Most recently, Ramona launched Save Section 9, which is a citywide tenant campaign that educates and empowers public housing residents so that they can advocate for themselves. The group has hosted dozens of teach-ins that highlight the racist and classist history of policy related to public housing and identify ways to mobilize for change. 

“Creating opportunities for others to step into their own leadership is the hallmark of Ramona’s work. Through her community organizing she exemplifies that everyone has a voice and role to play in creating the beloved community. We are thrilled to shine a light on her inspiring leadership," says Martha.   


Celebrating our finalists 

In addition to our three winners, we received numerous noteworthy applications during this award cycle. To recognize the breadth of leadership and innovation demonstrated by our applicants, we have chosen to highlight four Aicher Award finalists and two Civic Leadership Award finalists. 


Aicher Award Finalists 

Health Equity Solutions (Hartford, Connecticut) 

Health Equity Solutions is a Connecticut-based organization that advances health equity through policy, advocacy, and systems-change. In 2020, Health Equity Solutions played a critical role in the passage of Connecticut Senate Bill No. 1, An Act Equalizing Comprehensive Access to Mental, Behavioral, and Physical Health Care in Response to the Pandemic. This bill declared racism a public health crisis, established a cross-sector commission to address the systemic root causes, and created standardized data reporting practices. Health Equity Solutions’ commitment to centering community voices in policy and advocacy stands as a powerful example for the field.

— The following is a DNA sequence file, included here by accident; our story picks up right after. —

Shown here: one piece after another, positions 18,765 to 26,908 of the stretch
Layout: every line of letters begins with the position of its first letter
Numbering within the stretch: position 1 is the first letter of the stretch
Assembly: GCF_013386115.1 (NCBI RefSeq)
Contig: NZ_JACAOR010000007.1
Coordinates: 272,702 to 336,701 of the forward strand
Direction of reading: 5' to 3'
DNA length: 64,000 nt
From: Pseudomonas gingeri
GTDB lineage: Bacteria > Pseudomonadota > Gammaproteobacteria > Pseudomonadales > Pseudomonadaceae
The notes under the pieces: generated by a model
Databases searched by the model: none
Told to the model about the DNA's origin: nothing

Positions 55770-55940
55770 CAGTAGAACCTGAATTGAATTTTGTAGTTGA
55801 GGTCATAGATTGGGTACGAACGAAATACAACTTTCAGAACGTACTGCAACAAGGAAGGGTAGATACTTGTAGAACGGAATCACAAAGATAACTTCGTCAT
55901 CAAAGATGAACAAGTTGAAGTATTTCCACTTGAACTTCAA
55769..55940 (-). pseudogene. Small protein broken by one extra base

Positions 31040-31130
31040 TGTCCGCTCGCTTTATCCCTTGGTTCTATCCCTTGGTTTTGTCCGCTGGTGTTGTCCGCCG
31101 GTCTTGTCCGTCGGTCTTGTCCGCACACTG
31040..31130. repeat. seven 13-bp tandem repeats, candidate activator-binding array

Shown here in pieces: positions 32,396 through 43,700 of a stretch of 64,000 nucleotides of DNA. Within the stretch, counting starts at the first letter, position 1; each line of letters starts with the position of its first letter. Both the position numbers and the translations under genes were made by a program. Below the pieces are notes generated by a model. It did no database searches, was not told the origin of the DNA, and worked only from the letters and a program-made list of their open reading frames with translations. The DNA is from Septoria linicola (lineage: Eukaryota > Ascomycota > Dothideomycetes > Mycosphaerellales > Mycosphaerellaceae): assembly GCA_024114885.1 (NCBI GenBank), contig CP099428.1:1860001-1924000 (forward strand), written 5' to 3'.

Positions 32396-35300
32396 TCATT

GenUnity (Boston, Massachusetts)  

GenUnity works to establish a civic leadership pipeline in Boston, Massachusetts by providing training and support for aspiring leaders. In Fall 2020, they launched their first cohort-based program, which has shown notable success in fostering continued civic engagement among participants. GenUnity stood out among our applicants due to their inclusive program design and their commitment to helping individuals develop their own “civic practice.”